We love bookstores. They have a certain smell, ambiance and energy. They are unique.
Folks browse the aisles, occasionally stopping to pluck books from cluttered shelves, then holding them lovingly, engrossed in the descriptions on the back over, voracious in their consumption of biography and excerpts on the inside jackets. There is a quiet, happy, anticipatory murmur that permeates the mini canyons between the rows of tomes. Occasionally, there is a grin and head nod as they read, once in a while reaching absentmindedly for the latte or coffee they have set down somewhere nearby. Sincere smiles radiate from knowledgeable staff as they lead patrons hither and yon with those words,”I know just what you would enjoy–just read it a week ago…”
Yes, the dot coms are a fact of life and can not be ignored by the serious publisher or author, and in this rapidly evolving world of books the digital is also here to stay. A thousand or so titles compactly stored in devices not much larger than a paperback at only a fraction of the thickness. On the surface in this frenetic modern existence it seems enticing.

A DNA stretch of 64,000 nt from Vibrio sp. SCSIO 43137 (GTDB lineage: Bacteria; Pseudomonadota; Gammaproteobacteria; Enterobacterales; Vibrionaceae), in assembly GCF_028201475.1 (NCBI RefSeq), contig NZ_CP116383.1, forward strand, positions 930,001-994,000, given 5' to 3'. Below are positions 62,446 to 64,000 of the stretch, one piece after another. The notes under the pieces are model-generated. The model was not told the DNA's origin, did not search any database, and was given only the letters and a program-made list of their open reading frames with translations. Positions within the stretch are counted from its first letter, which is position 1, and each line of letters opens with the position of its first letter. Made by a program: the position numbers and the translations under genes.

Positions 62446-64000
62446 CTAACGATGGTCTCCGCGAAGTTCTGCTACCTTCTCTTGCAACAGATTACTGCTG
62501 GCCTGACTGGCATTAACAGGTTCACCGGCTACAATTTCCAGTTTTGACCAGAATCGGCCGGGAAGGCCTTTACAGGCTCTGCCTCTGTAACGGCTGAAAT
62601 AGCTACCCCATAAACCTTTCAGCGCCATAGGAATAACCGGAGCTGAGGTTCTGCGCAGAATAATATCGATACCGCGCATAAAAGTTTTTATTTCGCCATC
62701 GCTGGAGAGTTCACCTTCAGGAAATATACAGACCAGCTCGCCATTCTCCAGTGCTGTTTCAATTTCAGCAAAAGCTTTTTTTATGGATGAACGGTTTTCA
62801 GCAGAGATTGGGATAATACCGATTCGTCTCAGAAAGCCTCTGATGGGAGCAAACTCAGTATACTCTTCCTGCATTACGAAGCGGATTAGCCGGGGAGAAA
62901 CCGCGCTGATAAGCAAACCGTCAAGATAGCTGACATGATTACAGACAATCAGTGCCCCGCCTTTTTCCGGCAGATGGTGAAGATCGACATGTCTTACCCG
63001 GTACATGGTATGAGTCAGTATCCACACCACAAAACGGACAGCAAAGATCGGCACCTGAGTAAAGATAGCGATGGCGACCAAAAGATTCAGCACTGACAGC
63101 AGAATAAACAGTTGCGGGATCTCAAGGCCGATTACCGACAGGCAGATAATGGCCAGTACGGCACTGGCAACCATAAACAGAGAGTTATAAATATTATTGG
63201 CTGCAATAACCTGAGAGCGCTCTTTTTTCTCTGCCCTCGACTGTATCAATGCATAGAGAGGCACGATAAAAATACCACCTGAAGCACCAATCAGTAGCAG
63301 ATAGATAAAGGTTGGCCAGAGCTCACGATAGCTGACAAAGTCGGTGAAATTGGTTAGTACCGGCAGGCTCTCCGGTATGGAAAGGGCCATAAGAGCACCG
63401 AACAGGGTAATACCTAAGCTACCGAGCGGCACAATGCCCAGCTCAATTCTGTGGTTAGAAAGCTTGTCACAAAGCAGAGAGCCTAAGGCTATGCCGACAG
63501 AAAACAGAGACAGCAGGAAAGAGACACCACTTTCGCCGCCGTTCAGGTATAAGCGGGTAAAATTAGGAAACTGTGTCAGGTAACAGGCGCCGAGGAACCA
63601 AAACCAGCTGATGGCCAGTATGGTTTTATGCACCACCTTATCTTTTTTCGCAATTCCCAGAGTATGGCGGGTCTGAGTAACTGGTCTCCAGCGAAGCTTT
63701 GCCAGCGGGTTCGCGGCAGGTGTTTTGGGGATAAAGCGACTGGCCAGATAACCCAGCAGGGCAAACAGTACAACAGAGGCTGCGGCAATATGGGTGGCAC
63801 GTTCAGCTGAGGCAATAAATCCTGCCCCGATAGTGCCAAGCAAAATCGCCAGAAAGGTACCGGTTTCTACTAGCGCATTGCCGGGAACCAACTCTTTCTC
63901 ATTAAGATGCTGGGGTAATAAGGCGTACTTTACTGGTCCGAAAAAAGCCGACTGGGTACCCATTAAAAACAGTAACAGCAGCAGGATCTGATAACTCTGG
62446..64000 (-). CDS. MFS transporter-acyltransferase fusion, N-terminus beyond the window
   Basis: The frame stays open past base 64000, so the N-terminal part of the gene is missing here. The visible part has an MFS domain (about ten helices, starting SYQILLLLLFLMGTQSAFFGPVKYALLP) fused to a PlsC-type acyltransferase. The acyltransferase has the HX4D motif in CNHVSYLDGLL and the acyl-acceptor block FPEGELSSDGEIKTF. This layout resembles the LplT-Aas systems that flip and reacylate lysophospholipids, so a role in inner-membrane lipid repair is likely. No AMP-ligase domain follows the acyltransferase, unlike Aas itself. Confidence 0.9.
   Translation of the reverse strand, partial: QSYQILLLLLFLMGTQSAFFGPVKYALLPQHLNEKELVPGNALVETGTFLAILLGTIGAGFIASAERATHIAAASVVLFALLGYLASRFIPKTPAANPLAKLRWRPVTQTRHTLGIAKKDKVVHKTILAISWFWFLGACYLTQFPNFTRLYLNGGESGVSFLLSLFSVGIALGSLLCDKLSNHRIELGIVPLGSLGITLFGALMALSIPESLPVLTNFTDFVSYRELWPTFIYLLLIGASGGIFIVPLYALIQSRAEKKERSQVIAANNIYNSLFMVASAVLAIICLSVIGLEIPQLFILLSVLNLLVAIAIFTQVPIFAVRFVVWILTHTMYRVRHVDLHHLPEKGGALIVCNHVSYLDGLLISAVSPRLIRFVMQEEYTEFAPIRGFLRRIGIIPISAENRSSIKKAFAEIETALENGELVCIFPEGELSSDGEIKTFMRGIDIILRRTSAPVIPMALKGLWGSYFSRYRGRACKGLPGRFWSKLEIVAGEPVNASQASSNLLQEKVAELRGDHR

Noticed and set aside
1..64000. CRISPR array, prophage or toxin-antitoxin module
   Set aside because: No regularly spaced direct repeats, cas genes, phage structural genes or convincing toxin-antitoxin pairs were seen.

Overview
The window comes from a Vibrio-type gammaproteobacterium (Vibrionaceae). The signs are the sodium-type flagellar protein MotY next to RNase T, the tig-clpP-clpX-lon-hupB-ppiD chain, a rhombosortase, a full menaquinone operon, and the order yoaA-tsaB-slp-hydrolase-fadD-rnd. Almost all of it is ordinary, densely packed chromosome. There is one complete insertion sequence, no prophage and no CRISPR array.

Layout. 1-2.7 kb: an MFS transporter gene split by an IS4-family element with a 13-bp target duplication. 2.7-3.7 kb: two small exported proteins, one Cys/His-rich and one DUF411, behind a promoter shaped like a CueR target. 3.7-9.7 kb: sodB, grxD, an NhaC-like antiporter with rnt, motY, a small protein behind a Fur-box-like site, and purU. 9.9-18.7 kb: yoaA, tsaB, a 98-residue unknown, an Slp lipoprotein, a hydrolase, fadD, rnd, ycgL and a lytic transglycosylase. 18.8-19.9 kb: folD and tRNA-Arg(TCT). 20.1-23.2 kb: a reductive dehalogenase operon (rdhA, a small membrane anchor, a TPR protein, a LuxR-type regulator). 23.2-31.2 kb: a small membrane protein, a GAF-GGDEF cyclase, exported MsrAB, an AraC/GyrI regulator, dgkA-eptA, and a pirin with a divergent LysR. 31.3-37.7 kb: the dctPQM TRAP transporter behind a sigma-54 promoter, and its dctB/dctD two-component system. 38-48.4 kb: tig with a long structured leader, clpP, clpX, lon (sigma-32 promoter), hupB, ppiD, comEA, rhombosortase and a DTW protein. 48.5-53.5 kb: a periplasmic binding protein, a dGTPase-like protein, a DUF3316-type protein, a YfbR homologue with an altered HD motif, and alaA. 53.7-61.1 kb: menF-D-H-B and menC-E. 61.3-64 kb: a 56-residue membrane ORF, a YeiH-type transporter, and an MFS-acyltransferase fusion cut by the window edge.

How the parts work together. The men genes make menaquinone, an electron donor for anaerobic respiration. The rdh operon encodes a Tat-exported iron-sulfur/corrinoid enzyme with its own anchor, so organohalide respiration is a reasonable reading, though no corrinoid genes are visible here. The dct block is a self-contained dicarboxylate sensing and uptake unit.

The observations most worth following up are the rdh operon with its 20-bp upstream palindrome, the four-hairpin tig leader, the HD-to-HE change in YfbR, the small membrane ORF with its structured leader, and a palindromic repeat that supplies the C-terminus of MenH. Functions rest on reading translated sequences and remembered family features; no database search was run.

But truth be known, I am a paper man. The texture, the heft, the tactile of a cover and pages between each thumb and forefinger, that almost imperceptible sound as I eagerly turn one page to the next. And though a newbie to the process, my gut level feelings when I started on this journey have been borne out time and time again. In the end a good book is one person looking another in the eye, handing over a volume with an earnest smile, and saying “You really should read this.”
These pages are dedicated to all those fine bookstores, and the folks in them that do just that.
Reid Lance Rosenthal, Author